Ahem. Got a bit carried away there. Anywho, in other entertainment news, The Dark Knight came out, meaning we have been given something unheard of since before Tim Burton got kicked off the project: A good Batman sequel. If you don’t know what I’m getting at, go watch Batman & Robin, a movie so bad its star will personally reimburse you the cost of admission on request.

So I guess, actually, don’t watch it.

Now then, let us not forget that we almost did not get to see this Christmas. It seems a group of friendly nutcases near Geneva decided to build and activate the first Halo ri…I mean, the Large Hadron Collider. A device with potentially catastrophic consequences. Yes, our friends in Switzerland chose to risk sucking us all into a Black Hole. But the risk of being condensed to a singularity isn’t even the worst bit. We’d have had to die in Switzerland…That’s so boring! They’re neutrals! It’s neither a hateable place or one you’d love! Never mind though, because we seem to have escaped the worst of it.

Huzzah!

In fact, some people are trying to save the world to make up for it! That and, you know, white liberal guilt. Yes, Bill Gates has decided to dedicate himself to philanthropy. Damn does that man want a Nobel or what? Well whatever, good luck to him. Lot these days makes you think the world’s headed downhill, good work should be applauded. So, uh, yeah. Woo for the world’s charity even in what’s tastefully not being called a Depression.

But it is.

But we don’t call it that.

Cos it seems less dramatic if we call it a “Crunch”.

Or a “downturn”.

It’s like how we don’t call it Global Warming or the Melting of the Polar Ice Caps, we call it “Climate Change”.

But I digress. Man has it been a fast year or what? I swear it was only a matter of weeks ago I was gearing up for GCSE exams, and yet it was many months ago. I’ve long since passed and joined the madhouse that is Sixth Form and yet, it still seems like no time has passed at all. Nevertheless, so much has happened it’s hard to remember most of it.

Hmm…Oh, I got a Mac. Which is nice…Let’s see…Important things we haven’t covered yet…Um…I hear Canadia has had its government shut down by their Prime Minister. Something about protecting his job and right-wing policies from the left-wing will of the people. So, uh, sucks to be them I s’pose…Oh, speaking of Governance, Mr. Brown saw fit to drop our VAT! Yes, I know it’s only till the end of 2009, still nice though. Bloody Tories inflated it so much. Honestly. Anywho, props to Mr. Brown for that. He is good godammit. Stop reading the Red Tops! These are the same journalists who tell you which public figure is involved in which sex scandal!

I mean, what the heck kind of political knowledge can they have if that is what became of their lives.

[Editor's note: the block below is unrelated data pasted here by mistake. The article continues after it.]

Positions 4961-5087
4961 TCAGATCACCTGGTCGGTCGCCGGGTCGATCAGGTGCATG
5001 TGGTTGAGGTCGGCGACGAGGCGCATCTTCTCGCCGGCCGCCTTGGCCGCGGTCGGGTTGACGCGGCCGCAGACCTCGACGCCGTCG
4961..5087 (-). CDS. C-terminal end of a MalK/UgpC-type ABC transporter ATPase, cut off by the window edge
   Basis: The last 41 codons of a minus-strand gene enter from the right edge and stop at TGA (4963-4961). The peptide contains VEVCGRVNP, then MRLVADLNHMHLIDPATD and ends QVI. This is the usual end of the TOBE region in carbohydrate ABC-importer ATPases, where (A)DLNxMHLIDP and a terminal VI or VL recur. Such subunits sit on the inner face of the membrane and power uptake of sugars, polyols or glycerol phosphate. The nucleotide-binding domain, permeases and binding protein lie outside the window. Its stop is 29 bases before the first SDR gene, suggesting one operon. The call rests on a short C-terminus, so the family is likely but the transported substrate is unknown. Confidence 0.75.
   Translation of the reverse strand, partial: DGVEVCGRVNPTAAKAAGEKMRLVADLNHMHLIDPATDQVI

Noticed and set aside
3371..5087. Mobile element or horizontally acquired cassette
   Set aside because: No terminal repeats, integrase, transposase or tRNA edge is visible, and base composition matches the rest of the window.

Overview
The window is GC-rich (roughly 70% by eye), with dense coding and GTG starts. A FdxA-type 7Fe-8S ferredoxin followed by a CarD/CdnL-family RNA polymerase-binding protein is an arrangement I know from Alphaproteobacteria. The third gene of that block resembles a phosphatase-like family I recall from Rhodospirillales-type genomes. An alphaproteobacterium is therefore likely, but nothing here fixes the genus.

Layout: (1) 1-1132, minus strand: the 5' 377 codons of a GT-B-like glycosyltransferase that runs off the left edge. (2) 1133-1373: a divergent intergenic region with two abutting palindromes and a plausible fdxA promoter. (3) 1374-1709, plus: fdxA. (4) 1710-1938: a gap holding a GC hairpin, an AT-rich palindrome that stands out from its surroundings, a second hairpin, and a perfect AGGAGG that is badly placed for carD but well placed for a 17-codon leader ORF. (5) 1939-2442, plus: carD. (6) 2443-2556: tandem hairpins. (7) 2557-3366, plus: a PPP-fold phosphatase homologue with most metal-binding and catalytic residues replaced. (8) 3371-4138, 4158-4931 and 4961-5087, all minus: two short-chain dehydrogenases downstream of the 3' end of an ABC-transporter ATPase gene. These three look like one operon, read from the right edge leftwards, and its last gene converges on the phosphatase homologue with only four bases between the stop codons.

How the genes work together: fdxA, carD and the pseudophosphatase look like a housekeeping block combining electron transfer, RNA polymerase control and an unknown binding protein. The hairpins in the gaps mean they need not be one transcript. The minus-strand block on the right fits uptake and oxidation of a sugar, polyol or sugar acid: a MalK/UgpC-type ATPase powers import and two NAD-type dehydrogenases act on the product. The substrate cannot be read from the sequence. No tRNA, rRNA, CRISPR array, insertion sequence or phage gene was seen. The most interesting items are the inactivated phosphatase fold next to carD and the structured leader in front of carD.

Oh, hang on though, speaking of sex scandals, Screws of the World totally got Max Mosley. Couldn’t have happened to a nicer bloke.

Hmm, I was just looking over the list of Christmas Number One contenders…I mean…Wow. It’s like actual musicians don’t even I want to beat X Factor phonies any more. Where are the proper Christmas-themed songs? I mean, there’s a few there, but they’re mostly covers and/or likely to be the same dreary pseudo-joyous “Christmas” junk we’ve had to make do with for nearly two decades now!

Someone release a new Merry Xmas Everybody, please! A proper, 21st Century Christmas rocker.

And while we’re at it, let’s get rid of the X Factor. The era of manufactured music must end! Open your ey…EARS people!

Erm, excuse me. Got a bit carried away there. So, what will the new year bring us? Well, if I knew that, I would be aiming to make a killing at the Bookies and on the Stock Market (They’re having their 35 Years-ly Blowout Sale by the way!). So since I have no idea, I can but guess…Let’s see…Predictions and aims for the new year…2009…Two Thousand and Nine…Hmmm…

Sky will stay blue; music will continue to dominate culture; the economy will finally begin to rebound; summer will be hot; spring will suck just as much as ever and someone, somewhere, will be inappropriately offended by something they know was not meant in that way – they will proceed to destroy someone’s career over it despite being aware they meant and caused no actual harm.

Yeah, I guess most of those are cop outs, the summer one’s just wishful thinking. Yes, you read that right. So then, aims…

Hmm…Seems like I should be more decisive and also stop, you know, thinking in text…I mean, it’s text. If I need to think of something why don’t I just stop writing until I have? I mean, the way I’m doing it’s just weird, right? Well, anyway, those and probably something about expressing love. That sort of thing always goes down well. So, yeah. Hmm, actually that reminds me of something…

Yes, I’ve checked. Mistletoe’s white things are, indeed, berries. Also it’s a poisonous parasite.

We humans chose some odd symbols for love.

Anyway, I’ve kept you long enough. Merry Christmas and a Happy New Year everyone!

Yours,
Paul “Jensonb” Douglas

PS: I just noticed this letter’s almost twice as long as the first one.

PPS: I want to make it clear, that I think that is all the way awesome.

PPPS: So there.